Incorporation of Joint Venture Company in India, Procedure for Formation of Joint Venture Company in India. Joint Venture in India by Foreign Companies, Another option available for foreign entity to invest in India is to set up a joint venture company, which means collaboration with an Indian company and contributing in terms of capital, infrastructure, knowledge, technology, etc. It may involve an entirely new business, or an existing business that is expected to significantly benefit from the introduction of the new participant. A joint venture company can be set up as a separate legal entity, distinct from both, the foreign entity and Indian entity.
Incorporation of Joint Venture Company in India
Things to be kept in mind before incorporation:
Unlike a wholly owned subsidiary, a joint venture company offers a limited degree of control to both the entities. This is due to a very obvious reason that both, the Indian as well as the foreign company, have almost equal stake in a joint venture. Therefore, if a foreign entity is willing to reap the advantages like sharing of risks, easy entry into Indian markets, taking advantage of infrastructure set up, etc., rather than exercising full control of the new company, then setting up of a joint venture with an Indian company is best suited.
Cultural and social differences:
Every country has its own way of doing business. In a joint venture, two or more companies from different mindsets, social and cultural backgrounds come together for doing business. Indian company might fear complete acquisition by its foreign collaborator. On the other hand, foreign entity might be apprehensive about Indian entity before investing such a huge amount of capital. Thus, both the collaborators must be sure about their compatibility with each other and willing to sort out their differences for a smooth and profitable business ahead.
Choosing the right partner:
Before entering into a joint venture with any Indian company, the foreign investor must understand what it shall gain from this joint venture. It must suit to the requirements of foreign entity. For example, if a foreign investor is ready to contribute in terms of capital, knowledge and skill and technology but lacks in setting up of infrastructure, manpower, access to Indian markets, then the proposed Indian collaborator must compensate for it
Documentation in a Joint Venture:
Transactions in a joint venture demand efficient, clear and foolproof documentation. Depending upon the nature of the structure, definitive agreements would be drafted and executed, which will set out terms and conditions for both the partners. A few examples are, joint venture agreement, shareholder’s agreement, memorandum and articles of association or any other agreement for collaboration.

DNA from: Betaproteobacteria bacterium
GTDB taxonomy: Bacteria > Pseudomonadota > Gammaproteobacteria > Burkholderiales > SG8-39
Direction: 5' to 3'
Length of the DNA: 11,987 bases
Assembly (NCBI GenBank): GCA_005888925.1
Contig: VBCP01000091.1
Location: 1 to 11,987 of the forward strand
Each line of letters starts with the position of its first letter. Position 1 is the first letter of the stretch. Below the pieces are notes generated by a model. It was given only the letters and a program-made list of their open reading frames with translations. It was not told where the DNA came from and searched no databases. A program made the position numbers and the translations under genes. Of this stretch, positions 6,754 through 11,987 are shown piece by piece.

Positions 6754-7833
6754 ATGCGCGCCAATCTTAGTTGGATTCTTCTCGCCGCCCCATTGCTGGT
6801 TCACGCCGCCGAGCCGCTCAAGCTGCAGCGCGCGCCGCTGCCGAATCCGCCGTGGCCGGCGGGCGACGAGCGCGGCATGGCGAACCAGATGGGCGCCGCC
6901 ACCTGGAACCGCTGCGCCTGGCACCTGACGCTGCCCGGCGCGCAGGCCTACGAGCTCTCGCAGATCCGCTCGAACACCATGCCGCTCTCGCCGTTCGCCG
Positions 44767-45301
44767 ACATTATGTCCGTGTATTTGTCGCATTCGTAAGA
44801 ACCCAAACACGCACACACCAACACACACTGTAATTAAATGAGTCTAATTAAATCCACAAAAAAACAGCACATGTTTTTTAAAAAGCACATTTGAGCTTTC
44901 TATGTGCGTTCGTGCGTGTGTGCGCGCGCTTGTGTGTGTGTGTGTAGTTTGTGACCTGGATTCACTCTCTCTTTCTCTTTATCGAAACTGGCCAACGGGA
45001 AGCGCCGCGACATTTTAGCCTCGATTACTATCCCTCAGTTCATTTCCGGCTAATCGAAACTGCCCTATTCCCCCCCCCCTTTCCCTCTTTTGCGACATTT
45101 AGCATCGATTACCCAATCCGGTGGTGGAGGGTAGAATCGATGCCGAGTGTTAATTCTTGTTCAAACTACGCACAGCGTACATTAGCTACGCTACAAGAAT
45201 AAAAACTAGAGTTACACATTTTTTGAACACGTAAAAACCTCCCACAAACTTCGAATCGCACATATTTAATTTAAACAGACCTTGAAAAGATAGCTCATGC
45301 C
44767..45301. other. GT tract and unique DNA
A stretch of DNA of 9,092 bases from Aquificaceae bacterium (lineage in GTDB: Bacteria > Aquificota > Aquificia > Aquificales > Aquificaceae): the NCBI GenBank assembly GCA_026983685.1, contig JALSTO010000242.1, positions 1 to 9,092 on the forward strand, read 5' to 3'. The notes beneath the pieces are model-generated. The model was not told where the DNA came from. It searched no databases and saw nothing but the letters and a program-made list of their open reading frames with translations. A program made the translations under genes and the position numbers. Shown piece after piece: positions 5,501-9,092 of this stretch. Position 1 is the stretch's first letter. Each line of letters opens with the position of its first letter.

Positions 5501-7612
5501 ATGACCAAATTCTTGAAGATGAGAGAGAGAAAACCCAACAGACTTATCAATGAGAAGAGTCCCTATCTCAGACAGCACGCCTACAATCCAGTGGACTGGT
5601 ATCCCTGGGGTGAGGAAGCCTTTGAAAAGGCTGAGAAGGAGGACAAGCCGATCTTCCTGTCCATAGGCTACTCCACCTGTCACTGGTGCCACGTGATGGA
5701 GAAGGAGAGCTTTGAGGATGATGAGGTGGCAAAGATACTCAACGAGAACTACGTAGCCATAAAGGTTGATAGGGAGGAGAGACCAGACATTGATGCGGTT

Setting up of a joint venture
A joint venture may mean either to set up an entirely new company (public or private) in Indian with an Indian partner or it may involve investing in an already existing company in India.
Relevant Parts of this article
- Setting Up of Business in India by Foreign Companies
- Foreign Institutional Investor
Steps for incorporation
Approving Authority: Registrar of Companies (RoC)
A new joint venture company:
Procedure for incorporation and post incorporation statutory compliances of a new joint venture company will be similar to that of incorporation of a wholly owned subsidiary (public or private) in India, with only difference in its shareholding pattern. In this case, both Indian and foreign partners shall have their agreed percentage of stakes in the joint venture company.
Investment in an existing Indian company:
A foreign investor company may subscribe a percentage of shares of an existing Indian company by way of allotment or transfer of shares already allotted. This will help saving the initial cost of incorporation and other infrastructures. It will also save time of both the partners and the business can be started immediately once the initial formalities are completed.
In this case, if shares are allotted to the foreign investor, then the details of the same shall be reported by the Indian company to the Reserve Bank of India (RBI) in Form FC-GPR, within 30 days of allotment, through its authorised dealer
On the other hand, if the shares are transferred from an existing shareholder (transferor) to the foreign investor, then Form FC-TRS shall be filed with RBI, through its authorised dealer, within 60 days of receipt of full and final amount of consideration. It must be noted here that in this situation, filing of Form FC-TRS is the responsibility of the transferor, if he is resident in India.